“On the same page” is a regular series featuring Utah book clubs.

Editor's note: If you have a book club and you are interested in being featured, please contact us at features@deseretnews.com. Please include your name, your contact information and one or two sentences describing your book club.

Twenty years ago, newlywed Kristen Nielson Jones moved back home to Utah with her husband after graduate school. As a way to connect with people and make friends, Jones, a member of The Church of Jesus Christ of Latter-day Saints, passed around a sign-up sheet for a book club in her married student ward.

The first book the women read together was "Make the Connection" by Oprah Winfrey. Simultaneously, they were trying to think of a name for their little club.

For its 10-year anniversary, the Estrogen Connection put together a cookbook with submissions from club members. Even club members who had since moved away from Utah contributed.
For its 10-year anniversary, the Estrogen Connection put together a cookbook with submissions from club members. Even club members who had since moved away from Utah contributed. | Kristen Nielson Jones

Many of the women still live in the Salt Lake Valley while others have moved away. However, their connection remains strong through email, taking vacations together and going on girls retreats. For the 10th anniversary of the club, members — even those outside of Utah — all submitted recipes for a cookbook.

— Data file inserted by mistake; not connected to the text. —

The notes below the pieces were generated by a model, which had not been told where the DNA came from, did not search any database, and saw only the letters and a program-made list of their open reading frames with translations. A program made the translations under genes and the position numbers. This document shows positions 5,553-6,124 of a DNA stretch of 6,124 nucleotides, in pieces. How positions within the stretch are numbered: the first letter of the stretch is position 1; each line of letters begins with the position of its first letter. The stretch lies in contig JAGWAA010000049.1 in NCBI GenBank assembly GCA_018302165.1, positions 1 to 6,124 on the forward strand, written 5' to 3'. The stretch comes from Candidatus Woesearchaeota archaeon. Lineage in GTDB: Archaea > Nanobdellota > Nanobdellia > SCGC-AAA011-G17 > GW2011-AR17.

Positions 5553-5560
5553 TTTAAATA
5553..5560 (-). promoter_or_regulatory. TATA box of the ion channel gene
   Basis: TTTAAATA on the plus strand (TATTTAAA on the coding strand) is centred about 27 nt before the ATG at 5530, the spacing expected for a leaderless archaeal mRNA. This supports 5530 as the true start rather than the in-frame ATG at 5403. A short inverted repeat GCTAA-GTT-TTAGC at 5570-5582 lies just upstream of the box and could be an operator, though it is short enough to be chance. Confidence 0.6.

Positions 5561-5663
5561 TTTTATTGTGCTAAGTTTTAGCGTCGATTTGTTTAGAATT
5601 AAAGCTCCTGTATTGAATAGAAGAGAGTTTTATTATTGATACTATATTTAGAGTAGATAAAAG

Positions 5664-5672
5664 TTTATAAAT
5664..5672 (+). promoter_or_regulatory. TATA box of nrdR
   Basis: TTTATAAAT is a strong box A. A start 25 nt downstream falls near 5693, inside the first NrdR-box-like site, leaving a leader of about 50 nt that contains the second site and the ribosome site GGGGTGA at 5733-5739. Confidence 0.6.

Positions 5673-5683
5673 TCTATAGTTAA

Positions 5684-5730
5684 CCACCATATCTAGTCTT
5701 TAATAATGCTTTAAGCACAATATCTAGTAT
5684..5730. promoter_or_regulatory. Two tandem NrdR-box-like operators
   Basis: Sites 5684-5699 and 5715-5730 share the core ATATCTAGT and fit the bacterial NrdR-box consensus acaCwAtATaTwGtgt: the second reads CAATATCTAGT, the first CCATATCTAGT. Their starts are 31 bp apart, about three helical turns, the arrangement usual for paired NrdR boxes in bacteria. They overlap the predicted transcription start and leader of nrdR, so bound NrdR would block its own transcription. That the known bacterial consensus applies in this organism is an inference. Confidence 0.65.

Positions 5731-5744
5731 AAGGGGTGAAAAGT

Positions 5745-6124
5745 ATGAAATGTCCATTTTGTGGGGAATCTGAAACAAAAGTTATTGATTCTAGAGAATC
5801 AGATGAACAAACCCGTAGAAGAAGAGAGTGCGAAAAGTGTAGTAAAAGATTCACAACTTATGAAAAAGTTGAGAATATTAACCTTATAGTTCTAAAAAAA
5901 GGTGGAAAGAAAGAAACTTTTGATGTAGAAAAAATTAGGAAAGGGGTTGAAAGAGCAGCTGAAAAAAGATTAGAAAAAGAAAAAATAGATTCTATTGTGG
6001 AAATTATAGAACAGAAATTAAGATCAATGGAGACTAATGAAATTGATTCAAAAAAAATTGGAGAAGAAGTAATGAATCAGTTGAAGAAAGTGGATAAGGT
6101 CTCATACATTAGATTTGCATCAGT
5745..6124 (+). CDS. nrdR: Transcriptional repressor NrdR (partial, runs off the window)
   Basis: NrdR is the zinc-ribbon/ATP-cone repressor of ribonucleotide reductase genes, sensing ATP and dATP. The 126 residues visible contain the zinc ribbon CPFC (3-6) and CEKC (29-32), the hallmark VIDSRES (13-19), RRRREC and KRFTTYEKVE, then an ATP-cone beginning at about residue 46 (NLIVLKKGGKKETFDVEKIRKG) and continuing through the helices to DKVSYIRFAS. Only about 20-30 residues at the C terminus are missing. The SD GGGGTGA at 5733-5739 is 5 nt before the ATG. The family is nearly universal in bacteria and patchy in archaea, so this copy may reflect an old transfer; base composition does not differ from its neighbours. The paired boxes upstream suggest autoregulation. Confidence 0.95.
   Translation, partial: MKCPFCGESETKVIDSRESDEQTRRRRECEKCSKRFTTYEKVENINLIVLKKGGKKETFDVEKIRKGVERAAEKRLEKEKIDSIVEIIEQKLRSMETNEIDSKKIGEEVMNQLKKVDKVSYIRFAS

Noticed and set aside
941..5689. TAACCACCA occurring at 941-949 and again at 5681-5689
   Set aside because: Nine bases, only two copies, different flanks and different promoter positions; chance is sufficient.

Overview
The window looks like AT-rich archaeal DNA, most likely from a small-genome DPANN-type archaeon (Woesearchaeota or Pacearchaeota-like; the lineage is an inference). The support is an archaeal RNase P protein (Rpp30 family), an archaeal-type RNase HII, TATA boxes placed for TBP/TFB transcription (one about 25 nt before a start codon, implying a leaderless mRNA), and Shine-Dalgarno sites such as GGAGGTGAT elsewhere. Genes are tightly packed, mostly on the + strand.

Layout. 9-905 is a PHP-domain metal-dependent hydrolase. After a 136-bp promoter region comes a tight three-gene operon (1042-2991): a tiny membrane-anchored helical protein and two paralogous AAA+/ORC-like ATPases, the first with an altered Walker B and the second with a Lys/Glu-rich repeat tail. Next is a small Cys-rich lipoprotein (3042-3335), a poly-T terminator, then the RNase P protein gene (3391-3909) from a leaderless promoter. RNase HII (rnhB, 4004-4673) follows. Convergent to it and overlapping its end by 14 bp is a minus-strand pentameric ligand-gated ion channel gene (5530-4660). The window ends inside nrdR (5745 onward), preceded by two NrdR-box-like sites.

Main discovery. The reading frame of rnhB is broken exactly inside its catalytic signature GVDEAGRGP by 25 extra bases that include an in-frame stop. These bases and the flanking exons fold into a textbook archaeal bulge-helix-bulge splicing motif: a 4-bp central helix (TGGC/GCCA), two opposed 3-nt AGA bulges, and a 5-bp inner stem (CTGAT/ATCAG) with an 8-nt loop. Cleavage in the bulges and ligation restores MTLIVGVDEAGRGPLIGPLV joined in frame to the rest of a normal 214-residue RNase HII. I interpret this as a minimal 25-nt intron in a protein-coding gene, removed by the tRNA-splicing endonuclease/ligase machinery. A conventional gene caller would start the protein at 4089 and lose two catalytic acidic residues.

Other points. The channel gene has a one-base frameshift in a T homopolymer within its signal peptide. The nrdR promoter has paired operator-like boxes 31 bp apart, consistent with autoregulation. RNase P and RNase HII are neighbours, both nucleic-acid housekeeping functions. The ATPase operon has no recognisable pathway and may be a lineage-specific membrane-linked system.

Through the years, Jones said she and the other club members have realized, while it's enjoyable to read different books and discuss them, ultimately "it's not about the book."

Deseret News: Initially you said you meet once a month and support each other, in the pretext of discussing the book. Do you still discuss the book that you read?

Kristen Nielson Jones: We do, actually. … We read "Little Women," I think it was, and when we got together for the discussion, (a club member) had parts for us, and we got up and acted out scenes from the book. It was really fun and memorable. I just did the discussion on Shakespeare’s "Hamlet," and it was really fun because we read aloud certain scenes and then we watched a movie of that scene with the original words. … For a while we would all read a different book and then we’d come and do like book reports. … Over the years, I’ve learned so much and just so enjoyed the different types of discussions.